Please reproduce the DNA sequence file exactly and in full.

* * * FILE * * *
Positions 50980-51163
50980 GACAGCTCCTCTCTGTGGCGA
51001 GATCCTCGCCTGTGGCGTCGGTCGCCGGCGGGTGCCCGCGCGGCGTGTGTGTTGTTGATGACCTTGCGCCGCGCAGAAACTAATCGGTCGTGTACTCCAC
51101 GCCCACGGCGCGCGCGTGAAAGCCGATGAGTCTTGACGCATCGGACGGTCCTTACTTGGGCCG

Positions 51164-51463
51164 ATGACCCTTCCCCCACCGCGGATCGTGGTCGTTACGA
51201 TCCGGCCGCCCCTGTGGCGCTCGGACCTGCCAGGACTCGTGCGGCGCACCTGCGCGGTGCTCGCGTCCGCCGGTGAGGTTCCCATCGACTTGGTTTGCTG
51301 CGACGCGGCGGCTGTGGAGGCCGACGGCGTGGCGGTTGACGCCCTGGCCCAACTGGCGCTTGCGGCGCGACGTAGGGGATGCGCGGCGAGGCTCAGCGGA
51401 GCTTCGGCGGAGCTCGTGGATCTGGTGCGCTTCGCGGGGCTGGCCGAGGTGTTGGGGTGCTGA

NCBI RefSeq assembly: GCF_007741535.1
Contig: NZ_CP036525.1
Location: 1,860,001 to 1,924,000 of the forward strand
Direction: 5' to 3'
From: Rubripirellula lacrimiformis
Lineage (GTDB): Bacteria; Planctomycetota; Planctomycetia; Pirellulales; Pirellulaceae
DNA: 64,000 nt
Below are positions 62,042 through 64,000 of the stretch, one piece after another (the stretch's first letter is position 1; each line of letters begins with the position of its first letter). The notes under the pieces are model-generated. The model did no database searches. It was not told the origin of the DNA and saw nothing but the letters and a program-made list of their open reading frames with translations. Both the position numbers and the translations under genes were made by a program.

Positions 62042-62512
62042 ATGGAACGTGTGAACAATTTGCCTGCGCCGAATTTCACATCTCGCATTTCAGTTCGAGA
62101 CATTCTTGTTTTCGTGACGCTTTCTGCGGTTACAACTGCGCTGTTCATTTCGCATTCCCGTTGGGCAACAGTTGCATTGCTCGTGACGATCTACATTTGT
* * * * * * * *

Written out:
Positions 50980-51163
50980 GACAGCTCCTCTCTGTGGCGA
51001 GATCCTCGCCTGTGGCGTCGGTCGCCGGCGGGTGCCCGCGCGGCGTGTGTGTTGTTGATGACCTTGCGCCGCGCAGAAACTAATCGGTCGTGTACTCCAC
51101 GCCCACGGCGCGCGCGTGAAAGCCGATGAGTCTTGACGCATCGGACGGTCCTTACTTGGGCCG

Positions 51164-51463
51164 ATGACCCTTCCCCCACCGCGGATCGTGGTCGTTACGA
51201 TCCGGCCGCCCCTGTGGCGCTCGGACCTGCCAGGACTCGTGCGGCGCACCTGCGCGGTGCTCGCGTCCGCCGGTGAGGTTCCCATCGACTTGGTTTGCTG
51301 CGACGCGGCGGCTGTGGAGGCCGACGGCGTGGCGGTTGACGCCCTGGCCCAACTGGCGCTTGCGGCGCGACGTAGGGGATGCGCGGCGAGGCTCAGCGGA
51401 GCTTCGGCGGAGCTCGTGGATCTGGTGCGCTTCGCGGGGCTGGCCGAGGTGTTGGGGTGCTGA

NCBI RefSeq assembly: GCF_007741535.1
Contig: NZ_CP036525.1
Location: 1,860,001 to 1,924,000 of the forward strand
Direction: 5' to 3'
From: Rubripirellula lacrimiformis
Lineage (GTDB): Bacteria; Planctomycetota; Planctomycetia; Pirellulales; Pirellulaceae
DNA: 64,000 nt
Below are positions 62,042 through 64,000 of the stretch, one piece after another (the stretch's first letter is position 1; each line of letters begins with the position of its first letter). The notes under the pieces are model-generated. The model did no database searches. It was not told the origin of the DNA and saw nothing but the letters and a program-made list of their open reading frames with translations. Both the position numbers and the translations under genes were made by a program.

Positions 62042-62512
62042 ATGGAACGTGTGAACAATTTGCCTGCGCCGAATTTCACATCTCGCATTTCAGTTCGAGA
62101 CATTCTTGTTTTCGTGACGCTTTCTGCGGTTACAACTGCGCTGTTCATTTCGCATTCCCGTTGGGCAACAGTTGCATTGCTCGTGACGATCTACATTTGT